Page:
iPhone 13: 7 things you should know after a first test

iPhone 13: 7 things you should know after a first test

Dominik Bärlocher
Zurich, on 24.09.2021
Translation: Patrik Stainbrook

The iPhone 13 is here – or officially on sale, more like. After several hours of testing, here’s my first impression. Still, I do need your help.

As of today, the new iPhone is on the market. This marks the beginning of my work as this editorial team’s smartphone expert. What exactly makes the iPhone 13 different from the iPhone 12? Where has Apple hidden its new features – and how do they work?

After having used the test devices provided by Apple for around 12 hours, I still can’t quite make a complete review. But since today is the big launch, I don’t want to withhold my first impressions from you.

1: Midnight does not equal black

Apple has launched a new colour with the iPhone 13. It’s called Midnight. The iPhone Mini and standard iPhone – i.e. not Pro and Max – are going on sale with it. In exchange, there’s no more «black» iPhone. However, since smartphones are usually black and Apple’s official pictures show the Midnight iPhones in quite a similar shade, the assumption is obvious: Midnight is basically just black.

However: this is not the case.


Midnight is actually heavily darkened blue. It’s the type of dark blue that you come across when buying what you think is a black shirt, but as soon as you’re out in the sunlight, you notice what it really is. In order for you to recognise this, you need to have seen the iPhone or iPhone Mini in daylight. A photograph doesn’t do justice to the actual colour or lighting.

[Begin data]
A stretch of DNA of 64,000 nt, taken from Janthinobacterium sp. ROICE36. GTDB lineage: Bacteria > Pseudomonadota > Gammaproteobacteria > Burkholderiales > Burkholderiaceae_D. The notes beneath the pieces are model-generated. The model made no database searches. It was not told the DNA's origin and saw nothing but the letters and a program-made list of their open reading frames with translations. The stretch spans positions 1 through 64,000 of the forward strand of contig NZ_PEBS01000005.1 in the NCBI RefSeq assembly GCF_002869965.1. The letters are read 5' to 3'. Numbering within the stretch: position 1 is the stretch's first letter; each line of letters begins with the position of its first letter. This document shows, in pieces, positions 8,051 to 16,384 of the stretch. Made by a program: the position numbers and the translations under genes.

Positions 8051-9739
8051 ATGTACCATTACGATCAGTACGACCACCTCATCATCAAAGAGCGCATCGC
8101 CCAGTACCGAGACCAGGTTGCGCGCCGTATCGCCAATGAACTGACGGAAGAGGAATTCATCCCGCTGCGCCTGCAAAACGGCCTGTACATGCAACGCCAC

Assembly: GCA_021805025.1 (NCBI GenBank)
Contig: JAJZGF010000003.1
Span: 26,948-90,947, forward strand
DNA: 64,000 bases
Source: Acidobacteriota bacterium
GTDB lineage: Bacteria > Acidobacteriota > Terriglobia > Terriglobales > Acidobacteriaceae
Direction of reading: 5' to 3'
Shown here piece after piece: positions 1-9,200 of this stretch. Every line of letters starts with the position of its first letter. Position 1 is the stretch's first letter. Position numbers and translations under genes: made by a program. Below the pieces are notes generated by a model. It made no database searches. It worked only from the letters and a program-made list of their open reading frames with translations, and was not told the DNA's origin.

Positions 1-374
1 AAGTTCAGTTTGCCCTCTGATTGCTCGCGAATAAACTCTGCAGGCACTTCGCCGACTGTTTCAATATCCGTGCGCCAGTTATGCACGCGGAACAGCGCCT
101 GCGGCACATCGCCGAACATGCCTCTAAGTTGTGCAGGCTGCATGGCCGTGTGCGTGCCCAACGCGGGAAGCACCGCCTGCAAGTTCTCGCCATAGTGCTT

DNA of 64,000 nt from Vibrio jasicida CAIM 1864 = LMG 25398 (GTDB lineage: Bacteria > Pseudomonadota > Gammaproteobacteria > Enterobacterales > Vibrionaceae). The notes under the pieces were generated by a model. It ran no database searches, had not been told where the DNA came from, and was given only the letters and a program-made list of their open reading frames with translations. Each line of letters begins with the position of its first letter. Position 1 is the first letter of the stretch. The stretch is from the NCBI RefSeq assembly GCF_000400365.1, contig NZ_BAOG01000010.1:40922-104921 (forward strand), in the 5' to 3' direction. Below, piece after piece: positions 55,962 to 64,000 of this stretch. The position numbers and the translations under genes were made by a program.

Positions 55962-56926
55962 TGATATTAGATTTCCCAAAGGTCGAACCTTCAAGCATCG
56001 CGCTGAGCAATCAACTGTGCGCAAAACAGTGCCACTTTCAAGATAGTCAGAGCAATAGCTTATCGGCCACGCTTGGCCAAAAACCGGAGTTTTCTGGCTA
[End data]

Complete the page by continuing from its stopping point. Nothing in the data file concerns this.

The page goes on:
If you want a black iPhone despite everything, then your only options are the iPhone Pro or Pro Max. They have a shade called «Graphite», which is a quite dark sort of grey. If that still isn’t black enough, third-party vendor dbrand will soon offer matt black foils.

2: the iPhone Pro Max feels completely different

The iPhone 13 Pro Max looks exactly like its predecessor. Camera bump, casing – the product pictures on Apple’s website don’t differ much. If you put both phones on top of each other, they’re supposedly identical.

iPhone 12 Pro Max (256 GB, graphites, 6.70 ", SIM + eSIM, 12 Mpx, 5G)
Apple iPhone 12 Pro Max (256 GB, graphites, 6.70 ", SIM + eSIM, 12 Mpx, 5G)
iPhone 13 Pro Max (256 GB, graphites, 6.70 ", SIM + eSIM, 12 Mpx, 5G)
Apple iPhone 13 Pro Max (256 GB, graphites, 6.70 ", SIM + eSIM, 12 Mpx, 5G)

But once you’ve actually held both devices, you’ll notice that the iPhone 13 Pro Max has gained some weight. It’s 18 grams heavier than its predecessor, weighing a total of 241 grams, SIM card included.


This results in a completely new feel. Its flat edges and the identical build make the iPhone 13 Pro Max appear familiar. But the weight distribution is completely different. Not only is the device heavier to hold, your arm tires faster when making calls and there’s generally more weight in the upper third of the device. Then there’s the fact that the smartphone weighs almost half a pound.

This half-pound iPhone comes in handy when you want to take pictures or film. Those typical tiny wobbles have been dramatically reduced according to my initial findings.

3: why is no one talking about the Photo Presets?

Apple has advertised Cinema Mode. There are clips on YouTube and Instagram that demonstrate how you can adjust an image’s aperture via artificial intelligence, allowing you to focus on what’s important audio-wise.

But nobody’s talking about the Photo Presets.


As soon as you open the iPhone 13’s camera for the first time, iOS 15 asks you how you want your pictures to feel. You can choose between four modes. Five, if you count «Standard» as well:

  1. Standard
  2. Rich Contrast
  3. Vibrant
  4. Warm
  5. Cool

Any actual differences are minimal following three hours of testing. But again, I must note: a full review of the camera will follow in the next few days. What impresses me about these Photo Presets isn’t so much the image effect – we’ve had filters for a long time – but the power a system needs to manage such presets.